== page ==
Making a Statement

Relevant Magazine’s website launched a firestorm last week by reporting on a Sarah Bessey Twitter conversation about misogyny in the church using the hashtag #ThingsOnlyChristianWomenHear. Bessey is the author of Jesus Feminist: An Invitation to Revisit the Bible’s View of Women, an examination of biblical teaching and church practices regarding women and leadership.

Women across the country responded to Bessey’s Original Post of being told, “If you preach, I will (sic) get up and walk out.” Quickly the stories of other women were tweeted, including comments about how women should be satisfied serving potlucks, not communion, and other comments that rested in sexist attitudes and patriarchal viewpoints.

One could make a strong case from this Twitter conversation that the church is not always a safe place for women.

In anticipation of experiences such as this, including situations much more dramatic, the 2009 Churchwide Assembly authorized the development of a social statement on sexism and justice. The ELCA Task Force on Women and Justice has spent several years preparing materials for study by individuals, congregations, and other Lutheran institutions in preparation for discussion and debate at the 2019 Churchwide Assembly.

The result is “Faith, Sexism, and Justice: Conversations toward a Social Statement,” a study guide with seven modules on significant issues confronting the church and society. Topics include “How can we address violence against women and girls?” and “Why do words and images for God matter?” The Task Force hopes to receive comments in response to the study guide by August 31, 2017, to aid in the development of the social statement.

 

LOCAL LUTHERAN LEADERS, Rev. CJ Valenti, pastor at Salem Lutheran in Dalbo, and Mary Fiel, student pastor at Long Lake Lutheran in Isanti, both in Minnesota, decided it was important for women from their congregations to discuss the issues raised by the ELCA study guide. Together with North Dakota artist and Deaconess Michelle Walka, they developed a plan for a daylong retreat in January 2017.

“We wanted to dig into these topics deeply,” says Valenti. “This study was our opportunity to share [with each other] what we already know; we need to share our thirsting.” Looking to Scripture and listening carefully, participants quizzed each other about their experience of sexism.

“One could make a strong case from this Twitter conversation that
the church is not always a safe place for women.”

The study guide “touches on the theory that systemic sexism is something we all fall prey to – women and men alike,” says Fiel. “Once our eyes are open to that, we can work toward changes.”

Fiel believes all can share a richer experience of God the Creator, once imagery for God is expanded. “Granted, we have put labels on gender norms in general, but there are many times within scripture where God talks about being ‘like a mother’ or referring to a ‘woman’s womb,’” she explains. “This imagery spoken of by God gives us the opportunity to challenge our perception of who God is and what God can be in our lives.”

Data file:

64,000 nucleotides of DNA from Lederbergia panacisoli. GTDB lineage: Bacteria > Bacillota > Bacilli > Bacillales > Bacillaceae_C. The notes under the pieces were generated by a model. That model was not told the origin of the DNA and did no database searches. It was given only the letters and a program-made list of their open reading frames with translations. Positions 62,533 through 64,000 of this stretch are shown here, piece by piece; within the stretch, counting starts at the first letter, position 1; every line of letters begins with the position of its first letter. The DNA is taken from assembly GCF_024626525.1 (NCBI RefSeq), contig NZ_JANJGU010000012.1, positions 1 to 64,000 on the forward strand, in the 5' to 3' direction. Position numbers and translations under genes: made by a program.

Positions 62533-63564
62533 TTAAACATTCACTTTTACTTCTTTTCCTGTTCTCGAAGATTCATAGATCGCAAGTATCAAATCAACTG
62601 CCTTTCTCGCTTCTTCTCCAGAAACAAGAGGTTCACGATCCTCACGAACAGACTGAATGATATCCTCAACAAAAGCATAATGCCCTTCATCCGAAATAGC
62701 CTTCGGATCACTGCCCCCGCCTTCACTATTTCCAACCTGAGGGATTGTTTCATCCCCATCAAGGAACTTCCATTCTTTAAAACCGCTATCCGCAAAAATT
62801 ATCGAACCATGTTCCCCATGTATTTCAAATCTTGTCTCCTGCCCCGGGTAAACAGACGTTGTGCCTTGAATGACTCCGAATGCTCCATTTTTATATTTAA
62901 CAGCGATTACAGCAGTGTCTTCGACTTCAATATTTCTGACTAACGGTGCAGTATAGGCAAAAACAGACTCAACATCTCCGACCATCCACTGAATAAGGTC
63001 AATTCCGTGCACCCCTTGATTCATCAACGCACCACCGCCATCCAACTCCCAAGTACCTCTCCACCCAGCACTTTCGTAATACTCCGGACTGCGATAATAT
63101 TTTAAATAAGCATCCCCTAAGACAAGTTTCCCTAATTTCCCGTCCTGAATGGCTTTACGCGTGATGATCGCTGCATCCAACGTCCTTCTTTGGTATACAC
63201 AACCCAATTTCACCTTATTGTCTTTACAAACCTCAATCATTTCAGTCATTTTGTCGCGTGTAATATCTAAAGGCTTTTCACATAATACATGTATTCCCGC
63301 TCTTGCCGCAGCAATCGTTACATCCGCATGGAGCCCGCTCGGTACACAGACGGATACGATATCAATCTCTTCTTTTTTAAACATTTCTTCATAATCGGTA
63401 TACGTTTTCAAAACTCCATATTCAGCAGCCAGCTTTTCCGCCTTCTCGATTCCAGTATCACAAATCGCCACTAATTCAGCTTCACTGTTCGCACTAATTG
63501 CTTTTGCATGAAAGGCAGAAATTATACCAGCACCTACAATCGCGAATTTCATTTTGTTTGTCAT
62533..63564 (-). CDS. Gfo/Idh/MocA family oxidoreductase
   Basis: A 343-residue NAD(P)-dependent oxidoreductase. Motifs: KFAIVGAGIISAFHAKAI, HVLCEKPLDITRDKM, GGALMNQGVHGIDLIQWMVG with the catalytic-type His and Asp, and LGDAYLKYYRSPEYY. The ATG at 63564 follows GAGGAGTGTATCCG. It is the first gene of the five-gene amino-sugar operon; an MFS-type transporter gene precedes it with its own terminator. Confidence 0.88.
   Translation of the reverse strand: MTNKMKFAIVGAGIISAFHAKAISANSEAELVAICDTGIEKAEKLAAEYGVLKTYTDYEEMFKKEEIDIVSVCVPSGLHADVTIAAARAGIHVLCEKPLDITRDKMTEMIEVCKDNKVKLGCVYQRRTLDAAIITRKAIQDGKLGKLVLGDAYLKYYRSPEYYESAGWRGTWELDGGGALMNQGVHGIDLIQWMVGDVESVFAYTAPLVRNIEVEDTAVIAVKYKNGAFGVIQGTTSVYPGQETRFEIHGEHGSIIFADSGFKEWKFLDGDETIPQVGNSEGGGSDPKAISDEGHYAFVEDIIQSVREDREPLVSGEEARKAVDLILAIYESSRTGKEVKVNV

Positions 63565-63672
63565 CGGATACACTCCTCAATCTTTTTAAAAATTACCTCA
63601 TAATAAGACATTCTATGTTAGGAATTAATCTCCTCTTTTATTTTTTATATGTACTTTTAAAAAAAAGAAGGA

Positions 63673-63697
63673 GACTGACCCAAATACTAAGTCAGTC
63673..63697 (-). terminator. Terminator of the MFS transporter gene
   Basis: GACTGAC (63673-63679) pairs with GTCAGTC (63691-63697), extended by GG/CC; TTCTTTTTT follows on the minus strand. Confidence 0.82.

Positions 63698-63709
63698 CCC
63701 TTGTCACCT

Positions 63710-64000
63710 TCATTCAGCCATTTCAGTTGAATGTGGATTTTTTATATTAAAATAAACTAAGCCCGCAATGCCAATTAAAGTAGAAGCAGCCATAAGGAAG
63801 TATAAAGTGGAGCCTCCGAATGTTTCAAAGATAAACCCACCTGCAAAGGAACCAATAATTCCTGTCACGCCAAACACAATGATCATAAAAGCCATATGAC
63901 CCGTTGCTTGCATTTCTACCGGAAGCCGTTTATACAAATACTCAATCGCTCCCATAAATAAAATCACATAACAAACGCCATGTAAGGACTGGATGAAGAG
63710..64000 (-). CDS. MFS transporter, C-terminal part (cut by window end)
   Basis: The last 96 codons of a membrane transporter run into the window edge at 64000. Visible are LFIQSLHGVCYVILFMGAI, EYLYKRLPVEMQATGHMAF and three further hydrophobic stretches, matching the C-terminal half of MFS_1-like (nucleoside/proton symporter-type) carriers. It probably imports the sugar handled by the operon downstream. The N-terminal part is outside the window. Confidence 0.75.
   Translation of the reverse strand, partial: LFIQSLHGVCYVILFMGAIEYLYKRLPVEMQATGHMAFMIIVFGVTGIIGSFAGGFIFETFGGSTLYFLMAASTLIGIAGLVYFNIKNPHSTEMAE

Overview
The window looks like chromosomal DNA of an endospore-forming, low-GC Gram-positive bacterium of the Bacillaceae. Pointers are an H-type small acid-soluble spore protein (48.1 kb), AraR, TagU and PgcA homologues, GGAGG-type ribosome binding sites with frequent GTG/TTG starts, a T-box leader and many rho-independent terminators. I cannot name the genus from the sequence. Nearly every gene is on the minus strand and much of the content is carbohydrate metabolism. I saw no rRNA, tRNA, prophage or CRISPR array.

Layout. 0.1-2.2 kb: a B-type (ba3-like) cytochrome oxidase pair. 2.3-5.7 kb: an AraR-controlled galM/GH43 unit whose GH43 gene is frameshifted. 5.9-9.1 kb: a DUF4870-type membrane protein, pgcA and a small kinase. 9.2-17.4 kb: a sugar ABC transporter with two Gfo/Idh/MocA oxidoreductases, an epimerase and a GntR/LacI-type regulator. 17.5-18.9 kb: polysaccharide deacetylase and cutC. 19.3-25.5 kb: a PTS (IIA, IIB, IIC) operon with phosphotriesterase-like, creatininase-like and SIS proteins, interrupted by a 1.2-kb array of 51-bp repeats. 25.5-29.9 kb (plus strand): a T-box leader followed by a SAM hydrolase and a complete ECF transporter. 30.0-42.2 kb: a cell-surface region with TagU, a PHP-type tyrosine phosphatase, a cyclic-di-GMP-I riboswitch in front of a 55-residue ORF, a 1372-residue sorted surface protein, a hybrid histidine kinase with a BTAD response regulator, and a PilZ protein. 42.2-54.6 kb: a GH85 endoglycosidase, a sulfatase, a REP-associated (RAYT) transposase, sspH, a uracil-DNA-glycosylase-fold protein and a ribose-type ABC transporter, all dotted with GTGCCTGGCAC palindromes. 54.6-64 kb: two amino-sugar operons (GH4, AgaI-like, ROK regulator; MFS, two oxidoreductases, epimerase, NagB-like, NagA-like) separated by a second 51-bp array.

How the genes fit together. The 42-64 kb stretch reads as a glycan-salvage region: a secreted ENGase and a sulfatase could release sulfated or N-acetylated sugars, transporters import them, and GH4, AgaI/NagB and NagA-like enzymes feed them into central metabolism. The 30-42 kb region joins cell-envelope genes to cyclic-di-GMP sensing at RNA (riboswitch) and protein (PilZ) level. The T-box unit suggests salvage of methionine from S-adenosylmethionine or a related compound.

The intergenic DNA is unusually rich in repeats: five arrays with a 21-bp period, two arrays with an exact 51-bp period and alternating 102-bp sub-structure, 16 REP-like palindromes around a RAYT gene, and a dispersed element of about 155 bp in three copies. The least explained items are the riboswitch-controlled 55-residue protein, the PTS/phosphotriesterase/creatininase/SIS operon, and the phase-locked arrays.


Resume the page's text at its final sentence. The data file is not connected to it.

“While it may seem like women’s rights are a ‘social justice’ issue, they are also a theological issue,” concludes Fiel. “God sees women as equals [to men], and we should work as people of God to bring that to light in our world.”

“We didn’t really come in with an agenda,” Valenti continues, but those present did identify with each other’s experiences. In context, the retreat took place the day after the historic Women’s March in St. Paul where more than 90,000 Minnesotans gathered to express concerns about gender-related justice topics.

“While it may seem like women’s rights are a
‘social justice’ issue, they are also a theological issue.”

Twenty-three women participated in the retreat. “For all of us, this social statement helped us to see how the rubber hits the road,” explains Valenti. “The conversation is good and important, despite what the end result might be.” And, she adds, participants agreed to further conversation in order to engage the topic, and each other, more.

 

THE PUBLIC VOICE PROGRAM COMMITTEE of the Minneapolis Area Synod is planning a similar retreat for members of ELCA congregations on June 3 at Oak Knoll Lutheran Church, Minnetonka. The theme of the retreat is “Exploring Faith, Sexism, and Justice,” and leans heavily on the work of the ELCA study guide. Bishop Ann Svennungsen and Dr. Mary Lowe, both members of the Task Force on Women and Justice (the team working to develop the social statement), will lead study modules. Artist and musician Katherine Parent will offer creative responses to the content.

The event will close with a short Vigil of Pentecost worship at noon, with participants equipped to prepare their responses to the study guide and to help those in their congregations to broaden the conversation. For more information or to register, please visit the synod’s Events page.

2017-05-02T13:40:46+00:00May 2nd, 2017|